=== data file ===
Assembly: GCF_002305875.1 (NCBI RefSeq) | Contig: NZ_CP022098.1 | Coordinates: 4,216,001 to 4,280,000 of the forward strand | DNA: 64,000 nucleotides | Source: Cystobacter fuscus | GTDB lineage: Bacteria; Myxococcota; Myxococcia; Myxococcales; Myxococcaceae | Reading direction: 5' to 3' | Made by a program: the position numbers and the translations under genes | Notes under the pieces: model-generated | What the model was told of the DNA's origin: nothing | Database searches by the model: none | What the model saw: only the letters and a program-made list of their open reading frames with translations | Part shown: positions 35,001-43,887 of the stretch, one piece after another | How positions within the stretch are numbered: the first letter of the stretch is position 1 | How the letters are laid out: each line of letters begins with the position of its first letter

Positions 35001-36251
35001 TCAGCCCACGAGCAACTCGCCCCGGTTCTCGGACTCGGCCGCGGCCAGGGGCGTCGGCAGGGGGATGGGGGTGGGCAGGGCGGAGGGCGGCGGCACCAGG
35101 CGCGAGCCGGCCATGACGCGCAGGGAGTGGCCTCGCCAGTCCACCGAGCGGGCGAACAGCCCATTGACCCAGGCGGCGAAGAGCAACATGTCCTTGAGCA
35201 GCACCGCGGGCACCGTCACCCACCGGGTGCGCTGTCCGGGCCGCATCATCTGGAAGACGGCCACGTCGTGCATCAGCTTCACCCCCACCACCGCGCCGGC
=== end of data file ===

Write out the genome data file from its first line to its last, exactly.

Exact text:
Assembly: GCF_002305875.1 (NCBI RefSeq) | Contig: NZ_CP022098.1 | Coordinates: 4,216,001 to 4,280,000 of the forward strand | DNA: 64,000 nucleotides | Source: Cystobacter fuscus | GTDB lineage: Bacteria; Myxococcota; Myxococcia; Myxococcales; Myxococcaceae | Reading direction: 5' to 3' | Made by a program: the position numbers and the translations under genes | Notes under the pieces: model-generated | What the model was told of the DNA's origin: nothing | Database searches by the model: none | What the model saw: only the letters and a program-made list of their open reading frames with translations | Part shown: positions 35,001-43,887 of the stretch, one piece after another | How positions within the stretch are numbered: the first letter of the stretch is position 1 | How the letters are laid out: each line of letters begins with the position of its first letter

Positions 35001-36251
35001 TCAGCCCACGAGCAACTCGCCCCGGTTCTCGGACTCGGCCGCGGCCAGGGGCGTCGGCAGGGGGATGGGGGTGGGCAGGGCGGAGGGCGGCGGCACCAGG
35101 CGCGAGCCGGCCATGACGCGCAGGGAGTGGCCTCGCCAGTCCACCGAGCGGGCGAACAGCCCATTGACCCAGGCGGCGAAGAGCAACATGTCCTTGAGCA
35201 GCACCGCGGGCACCGTCACCCACCGGGTGCGCTGTCCGGGCCGCATCATCTGGAAGACGGCCACGTCGTGCATCAGCTTCACCCCCACCACCGCGCCGGC